a target member’s positive mood was positively related to a focal member’s psychological
safety with this target member, especially when the relationship quality between the two
members was low rather than high. Based on the above discussions, we propose a “first-
stage” moderated mediation model, where the effect of the assessment of leaders’ positive
affect on voice (via psychological safety perceptions) is stronger when LMX quality is low
rather than high.
Hypothesis 6: LMX quality moderates the indirect relationship between an
employee’s assessment of the leader’s positive affect and upward voice (via the
employee’s psychological safety), such that this indirect relationship is stronger when
LMX quality is low rather than high.
Role of Negative Affect
The above discussions have highlighted the role of positive affect during leader-
member interactions, but prior research have also suggested that negative affect may play an
important role in the context of voice (e.g., Edwards, Ashkanasy, & Gardner, 2009; Harvey et
al., 2009; Kish-Gephart et al., 2009; Milliken et al., 2003). For example, in their qualitative
interviews with employees, Milliken et al. (2003) reported that employees usually fear
speaking up to their managers. Kish-Gephart et al. (2009) further theoretically elaborated the
origin of fears associated with voice and suggested that such fears arise from deeply rooted
emotions that are evolutionary based and further reinforced by socialization and habituation.
Harvey et al. (2009) and Edwards et al. (2009), from the perspective of the observers of
wrong-doing, theorized that experiences of anger and resentment may drive employees to
blow the whistle in organizations. Therefore, it is meaningful to discuss how leaders’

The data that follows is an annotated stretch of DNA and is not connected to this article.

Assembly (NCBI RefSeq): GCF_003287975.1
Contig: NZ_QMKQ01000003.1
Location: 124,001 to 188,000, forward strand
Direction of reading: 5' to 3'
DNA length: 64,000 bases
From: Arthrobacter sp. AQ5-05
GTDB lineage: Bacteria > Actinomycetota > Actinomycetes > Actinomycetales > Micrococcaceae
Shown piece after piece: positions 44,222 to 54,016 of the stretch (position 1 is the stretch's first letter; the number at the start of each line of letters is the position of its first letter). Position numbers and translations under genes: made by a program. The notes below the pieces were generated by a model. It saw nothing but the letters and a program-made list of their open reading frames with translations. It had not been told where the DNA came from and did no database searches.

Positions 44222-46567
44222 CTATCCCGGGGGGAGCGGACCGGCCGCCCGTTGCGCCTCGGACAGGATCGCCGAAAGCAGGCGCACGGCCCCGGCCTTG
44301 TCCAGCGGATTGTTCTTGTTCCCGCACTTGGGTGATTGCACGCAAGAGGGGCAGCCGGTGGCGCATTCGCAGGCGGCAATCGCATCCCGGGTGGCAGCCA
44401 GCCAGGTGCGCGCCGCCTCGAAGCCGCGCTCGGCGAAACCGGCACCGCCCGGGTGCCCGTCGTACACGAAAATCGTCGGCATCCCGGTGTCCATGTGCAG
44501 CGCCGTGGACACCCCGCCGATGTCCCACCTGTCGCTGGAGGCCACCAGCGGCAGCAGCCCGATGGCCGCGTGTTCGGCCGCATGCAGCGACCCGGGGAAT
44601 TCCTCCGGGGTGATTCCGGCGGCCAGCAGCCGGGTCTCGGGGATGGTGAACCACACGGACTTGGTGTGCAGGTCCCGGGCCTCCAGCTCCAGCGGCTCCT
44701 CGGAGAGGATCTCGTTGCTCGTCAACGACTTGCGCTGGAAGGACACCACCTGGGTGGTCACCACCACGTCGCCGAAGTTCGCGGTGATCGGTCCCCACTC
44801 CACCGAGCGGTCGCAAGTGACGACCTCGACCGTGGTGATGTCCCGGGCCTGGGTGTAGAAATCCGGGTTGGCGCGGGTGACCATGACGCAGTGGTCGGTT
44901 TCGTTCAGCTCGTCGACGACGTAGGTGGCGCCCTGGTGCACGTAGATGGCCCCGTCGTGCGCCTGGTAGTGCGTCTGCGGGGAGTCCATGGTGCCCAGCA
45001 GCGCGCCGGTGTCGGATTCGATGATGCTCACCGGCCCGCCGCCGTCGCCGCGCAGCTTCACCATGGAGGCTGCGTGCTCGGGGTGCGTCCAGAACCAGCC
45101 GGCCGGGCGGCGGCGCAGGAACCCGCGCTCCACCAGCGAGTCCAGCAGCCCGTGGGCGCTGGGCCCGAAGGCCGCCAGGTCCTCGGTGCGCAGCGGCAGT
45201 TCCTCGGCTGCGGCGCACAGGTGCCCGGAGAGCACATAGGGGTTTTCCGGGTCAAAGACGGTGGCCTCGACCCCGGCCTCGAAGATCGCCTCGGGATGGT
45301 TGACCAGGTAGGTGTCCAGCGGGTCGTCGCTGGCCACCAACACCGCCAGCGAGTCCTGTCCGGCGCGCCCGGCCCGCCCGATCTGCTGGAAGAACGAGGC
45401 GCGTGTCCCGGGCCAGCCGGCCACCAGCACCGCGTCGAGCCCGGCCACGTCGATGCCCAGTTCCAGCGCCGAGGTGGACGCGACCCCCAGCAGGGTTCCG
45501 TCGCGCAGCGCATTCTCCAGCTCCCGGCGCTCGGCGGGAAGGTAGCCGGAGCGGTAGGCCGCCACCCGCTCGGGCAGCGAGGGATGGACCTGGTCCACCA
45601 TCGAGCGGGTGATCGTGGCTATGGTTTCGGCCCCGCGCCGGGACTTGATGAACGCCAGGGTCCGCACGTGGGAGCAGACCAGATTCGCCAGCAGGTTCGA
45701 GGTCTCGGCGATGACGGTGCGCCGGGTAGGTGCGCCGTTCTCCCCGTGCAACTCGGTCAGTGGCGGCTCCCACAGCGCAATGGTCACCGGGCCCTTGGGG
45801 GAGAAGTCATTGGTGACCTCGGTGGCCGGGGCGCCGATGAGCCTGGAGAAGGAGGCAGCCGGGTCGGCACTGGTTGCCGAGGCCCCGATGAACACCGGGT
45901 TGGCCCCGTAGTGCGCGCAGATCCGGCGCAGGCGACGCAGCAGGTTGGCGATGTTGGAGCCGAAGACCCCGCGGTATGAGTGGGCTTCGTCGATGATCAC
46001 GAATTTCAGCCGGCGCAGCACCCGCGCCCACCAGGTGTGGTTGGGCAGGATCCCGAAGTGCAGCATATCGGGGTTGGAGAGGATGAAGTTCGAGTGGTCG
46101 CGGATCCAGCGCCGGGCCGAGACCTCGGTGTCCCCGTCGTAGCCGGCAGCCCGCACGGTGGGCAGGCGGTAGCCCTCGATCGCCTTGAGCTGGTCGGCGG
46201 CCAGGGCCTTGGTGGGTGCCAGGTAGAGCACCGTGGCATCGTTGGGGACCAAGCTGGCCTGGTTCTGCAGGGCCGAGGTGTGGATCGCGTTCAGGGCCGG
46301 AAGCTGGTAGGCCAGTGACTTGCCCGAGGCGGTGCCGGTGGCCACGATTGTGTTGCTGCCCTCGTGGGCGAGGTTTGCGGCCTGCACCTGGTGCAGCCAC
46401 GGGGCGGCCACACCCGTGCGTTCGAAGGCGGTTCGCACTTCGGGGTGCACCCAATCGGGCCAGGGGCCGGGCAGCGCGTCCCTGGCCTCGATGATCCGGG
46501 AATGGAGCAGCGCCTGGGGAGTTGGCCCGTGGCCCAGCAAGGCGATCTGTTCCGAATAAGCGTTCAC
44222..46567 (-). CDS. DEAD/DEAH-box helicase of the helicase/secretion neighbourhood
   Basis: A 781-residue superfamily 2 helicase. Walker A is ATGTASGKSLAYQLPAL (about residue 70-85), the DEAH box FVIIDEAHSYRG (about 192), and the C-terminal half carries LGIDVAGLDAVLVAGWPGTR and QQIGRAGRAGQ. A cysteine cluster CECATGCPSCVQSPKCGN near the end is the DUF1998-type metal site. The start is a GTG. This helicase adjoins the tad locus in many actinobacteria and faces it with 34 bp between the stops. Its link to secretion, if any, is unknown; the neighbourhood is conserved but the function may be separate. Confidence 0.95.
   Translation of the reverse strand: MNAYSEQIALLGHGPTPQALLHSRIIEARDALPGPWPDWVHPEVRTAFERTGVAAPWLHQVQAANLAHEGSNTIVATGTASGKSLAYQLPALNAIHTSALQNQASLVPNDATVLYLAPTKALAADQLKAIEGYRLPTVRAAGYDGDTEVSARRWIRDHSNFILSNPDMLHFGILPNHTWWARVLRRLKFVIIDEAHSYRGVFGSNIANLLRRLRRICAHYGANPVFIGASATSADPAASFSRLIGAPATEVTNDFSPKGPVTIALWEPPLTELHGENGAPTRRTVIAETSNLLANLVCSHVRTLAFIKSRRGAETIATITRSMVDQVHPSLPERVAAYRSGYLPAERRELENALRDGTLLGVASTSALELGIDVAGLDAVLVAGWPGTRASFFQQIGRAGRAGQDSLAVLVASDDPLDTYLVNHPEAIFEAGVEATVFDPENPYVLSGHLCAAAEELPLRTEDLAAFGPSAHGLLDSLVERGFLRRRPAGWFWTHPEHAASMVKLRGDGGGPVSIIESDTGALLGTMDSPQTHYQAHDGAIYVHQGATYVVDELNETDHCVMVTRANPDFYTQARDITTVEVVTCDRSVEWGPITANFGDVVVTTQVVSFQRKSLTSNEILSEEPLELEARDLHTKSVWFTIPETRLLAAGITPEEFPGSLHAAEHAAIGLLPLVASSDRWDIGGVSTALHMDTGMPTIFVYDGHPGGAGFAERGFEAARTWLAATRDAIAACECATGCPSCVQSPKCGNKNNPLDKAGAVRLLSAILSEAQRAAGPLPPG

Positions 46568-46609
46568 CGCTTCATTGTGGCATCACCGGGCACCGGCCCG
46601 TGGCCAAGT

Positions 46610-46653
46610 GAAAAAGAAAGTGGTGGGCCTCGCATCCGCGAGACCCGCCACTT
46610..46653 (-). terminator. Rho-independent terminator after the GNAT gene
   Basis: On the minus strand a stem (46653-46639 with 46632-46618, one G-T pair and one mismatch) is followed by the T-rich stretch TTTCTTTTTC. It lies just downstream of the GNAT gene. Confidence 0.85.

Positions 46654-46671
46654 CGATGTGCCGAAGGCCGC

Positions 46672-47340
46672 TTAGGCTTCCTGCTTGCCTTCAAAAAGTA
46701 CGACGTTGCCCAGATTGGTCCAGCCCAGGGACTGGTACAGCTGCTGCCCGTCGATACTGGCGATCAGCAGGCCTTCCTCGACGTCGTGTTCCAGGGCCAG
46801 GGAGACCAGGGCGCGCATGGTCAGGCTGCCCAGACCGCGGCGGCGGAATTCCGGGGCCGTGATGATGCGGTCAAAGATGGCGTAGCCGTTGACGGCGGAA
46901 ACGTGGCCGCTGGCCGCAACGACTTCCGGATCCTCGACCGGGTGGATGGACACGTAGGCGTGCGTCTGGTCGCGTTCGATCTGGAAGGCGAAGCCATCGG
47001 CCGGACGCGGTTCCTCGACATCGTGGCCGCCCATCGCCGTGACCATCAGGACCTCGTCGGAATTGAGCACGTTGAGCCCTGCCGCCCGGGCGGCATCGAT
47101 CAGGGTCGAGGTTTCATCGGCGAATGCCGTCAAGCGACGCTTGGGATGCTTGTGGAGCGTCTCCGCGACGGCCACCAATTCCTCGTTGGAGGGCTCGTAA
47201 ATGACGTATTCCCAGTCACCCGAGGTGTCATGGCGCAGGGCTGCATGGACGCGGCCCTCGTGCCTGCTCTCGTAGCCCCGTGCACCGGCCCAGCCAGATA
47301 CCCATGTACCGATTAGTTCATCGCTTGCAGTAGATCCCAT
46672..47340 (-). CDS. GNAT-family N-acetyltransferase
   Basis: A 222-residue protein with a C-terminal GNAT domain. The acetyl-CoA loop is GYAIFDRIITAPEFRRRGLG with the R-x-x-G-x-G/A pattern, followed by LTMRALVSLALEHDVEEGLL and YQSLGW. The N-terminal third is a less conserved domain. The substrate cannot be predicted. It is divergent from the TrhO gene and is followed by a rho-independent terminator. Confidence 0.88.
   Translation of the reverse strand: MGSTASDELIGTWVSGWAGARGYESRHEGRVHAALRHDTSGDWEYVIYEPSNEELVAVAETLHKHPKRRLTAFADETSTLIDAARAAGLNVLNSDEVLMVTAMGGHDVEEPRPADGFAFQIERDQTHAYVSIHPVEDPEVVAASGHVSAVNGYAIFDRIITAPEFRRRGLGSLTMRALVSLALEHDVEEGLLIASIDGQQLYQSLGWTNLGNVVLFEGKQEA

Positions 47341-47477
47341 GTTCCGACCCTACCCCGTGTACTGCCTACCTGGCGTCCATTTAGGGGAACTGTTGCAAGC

negative affect may influence employee voice.
First, we propose that leaders’ negative affect may be contagious to employees; that is,
employees tend to experience negative affect when their leaders display negative affect.
Previous research has found that negative affective states, such as stress and burnout, can be
transferred among friends, couples, and colleagues (e.g., Gump & Kulik, 1997; Van Kleef et
al., 2009; Westman, Vinokur, Hamilton, & Roziner, 2004). However, the effect of
employees’ negative affect on psychological safety or voice may be not as clear as that of
positive affect. One important reason is that the meanings of negative affect are more
diversified and differentiated than those of positive affect (de Rivera et al., 1989; Ellsworth &
Smith, 1988; Fredrickson, 1998). An employee who is experiencing fear, for example, may
not dare to speak up (Kish-Gephart et al., 2009; Milliken et al., 2003), while an employee
who is experiencing anger, another type of negative affect, may take the risk to stick out and
speak up (e.g., Edwards et al., 2009; Harvey et al., 2009).
Second, we also contend that when leaders display negative affect, employees are
likely to recognize and assess the negative affect of leaders. However, the effect of
employees’ assessments of leaders’ negative affect on psychological safety or voice may be
not as clear as that of the assessments of leaders’ positive affect. When an employee
perceives that a leader is angry, for example, the leader’s anger may trigger unsafe feelings
within the employee, thus preventing voice (Milliken et al., 2003); but such anger may also
signal the leader’s dissatisfaction with the status quo, thus prompting the employee to speak